Air is directed through the enclosure to cool and/or vent the enclosure interior. The air is first drawn through the two filters 60,
A screen, not shown, may be placed around the exhaust fan or outlet 26 to minimize insect intrusion. An air flow damper, not shown, may also be installed where the exhaust air forces the damper open but gravity closes the damper when the fan is off to minimize any ambient air intake through the outlet 26.
The enclosure filter system includes a self cleaning feature for more efficient operation. As mentioned, the fan 28 draws outside air through the filter elements 22, 24 and into the interior of the housing 12 to cool and ventilate the electronics located within the housing. As the air flows through the filter elements more and more particles are deposited on the outer or upstream filter element 22 as exemplified in
Sensors for measuring current flow and/or rotational velocity of an exhaust fan is well known to those skilled in the art so these characteristics of the fan are often used to estimate filter performance. The sensors may be used to alert the need for manual cleaning or replacement or they may be used through the controls to initiate an automatic cleaning procedure as will be explained. Controls are also well known to those skilled in the art.
An important feature of the present invention is that the enclosure system has filter self cleaning capabilities which increases the overall efficiency of the enclosure by delaying the need for replacement of the filters. For example, if a blockage can be alleviated, the filters may function at a satisfactory level for an additional time and thereby delay the need for a visit by maintenance personnel.
The enclosure system monitors the filter as a function of fan performance (although other techniques may be used as an alternative). When a predetermined set point is reached, i.e., resistance to air flow reaches a predetermined quantity, indicating the degree of blockage, the fan is signaled 64 to slow and stop 66. The fan is also signaled to increase or ramp up its rotational velocity 68, usually to a maximum, to verify that the fan itself is functioning properly. After ramping the fan to a high rotational velocity, the fan is then stopped 70 and its direction of rotation is reversed 72. This step is done with the hope that the blocking contaminants will be blown away from the filter. The reverse rotation continues for a predetermined period of time, such as five minutes and then the fan is again slowed and stopped 74 and thereafter returned to normal operating velocity 76, perhaps seventy percent of maximum and remeasured 78 to determine fan performance. If the blockage is removed or reduced to an acceptable level, normal operation continues 80 because the fan performance is below the predetermined set point. If, however, the blockage remains, the steps of stopping 82 and reversing 84 the rotation of the fan is again performed. The fan is then stopped 86, returned to normal velocity 88 and airflow is remeasured 90. The reversing operating may be tried several more times if desired. If after a predetermined number of reversals of the fan are completed and the unacceptable blockage remains, then a signal is sent indicating the need for maintenance personnel 92 who will either replace or clean the blocked filters. If the blockage is removed or reduced to an acceptable level 94, then the system has efficiently extended the useful life of the filters without need for human intervention. This, of course, saves money by reducing maintenance cost.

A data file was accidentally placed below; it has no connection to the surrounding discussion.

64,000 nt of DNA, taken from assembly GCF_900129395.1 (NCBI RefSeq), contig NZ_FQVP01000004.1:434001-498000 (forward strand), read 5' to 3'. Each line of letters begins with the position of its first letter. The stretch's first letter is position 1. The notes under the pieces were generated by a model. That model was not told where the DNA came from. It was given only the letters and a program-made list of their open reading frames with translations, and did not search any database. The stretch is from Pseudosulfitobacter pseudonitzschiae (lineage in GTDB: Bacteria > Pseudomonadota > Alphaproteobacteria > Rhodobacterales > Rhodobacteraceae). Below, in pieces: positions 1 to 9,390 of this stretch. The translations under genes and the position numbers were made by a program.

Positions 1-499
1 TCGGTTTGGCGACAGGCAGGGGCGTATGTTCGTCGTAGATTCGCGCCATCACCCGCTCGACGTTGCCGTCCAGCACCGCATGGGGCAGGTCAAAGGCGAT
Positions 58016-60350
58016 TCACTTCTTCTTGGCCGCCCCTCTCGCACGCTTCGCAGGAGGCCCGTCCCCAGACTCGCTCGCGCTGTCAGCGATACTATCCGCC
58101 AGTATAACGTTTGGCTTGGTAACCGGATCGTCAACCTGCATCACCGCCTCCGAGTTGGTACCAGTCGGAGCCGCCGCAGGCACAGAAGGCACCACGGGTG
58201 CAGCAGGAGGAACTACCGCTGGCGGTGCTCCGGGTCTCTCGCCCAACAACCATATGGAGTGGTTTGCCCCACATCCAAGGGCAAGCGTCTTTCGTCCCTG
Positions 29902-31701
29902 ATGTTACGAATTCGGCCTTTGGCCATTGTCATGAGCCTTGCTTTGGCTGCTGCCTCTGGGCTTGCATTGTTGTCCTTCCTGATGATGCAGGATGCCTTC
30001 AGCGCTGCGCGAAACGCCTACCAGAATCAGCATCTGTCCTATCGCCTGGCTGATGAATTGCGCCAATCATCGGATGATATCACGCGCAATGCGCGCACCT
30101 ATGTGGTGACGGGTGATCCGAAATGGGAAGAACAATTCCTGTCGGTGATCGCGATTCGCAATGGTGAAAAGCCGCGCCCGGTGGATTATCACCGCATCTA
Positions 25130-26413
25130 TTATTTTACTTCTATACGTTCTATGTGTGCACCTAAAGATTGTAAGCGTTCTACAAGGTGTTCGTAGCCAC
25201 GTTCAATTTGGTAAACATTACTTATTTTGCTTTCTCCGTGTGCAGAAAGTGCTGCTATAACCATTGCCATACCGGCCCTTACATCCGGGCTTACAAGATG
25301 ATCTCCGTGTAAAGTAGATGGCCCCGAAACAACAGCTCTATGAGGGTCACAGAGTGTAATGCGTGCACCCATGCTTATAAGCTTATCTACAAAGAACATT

The above specification describes in detail a preferred embodiment of the present invention. Other examples, embodiments, modifications, and variations will, under both the literal claim language and the doctrine of equivalents, come within the scope of the invention defined by the appended claims. For example, whether fan performance, air flow rate measurement or some other measurement is used to trigger the self cleaning feature of the fan is immaterial to the system and all will come within the literal language of the claims. Furthermore, whether the fan is reversed one time or several times, the system is still within the appended claims. Also, the exact nature of the filter elements may be changed. Indeed, the number of filter elements may be increased depending upon the environment in which the enclosure is to be laced. Still other alternatives will also be equivalent as well many new technologies. There is no desire or intention here to limit in any way the application of the doctrine of equivalents nor to limit or restrict the scope of the invention.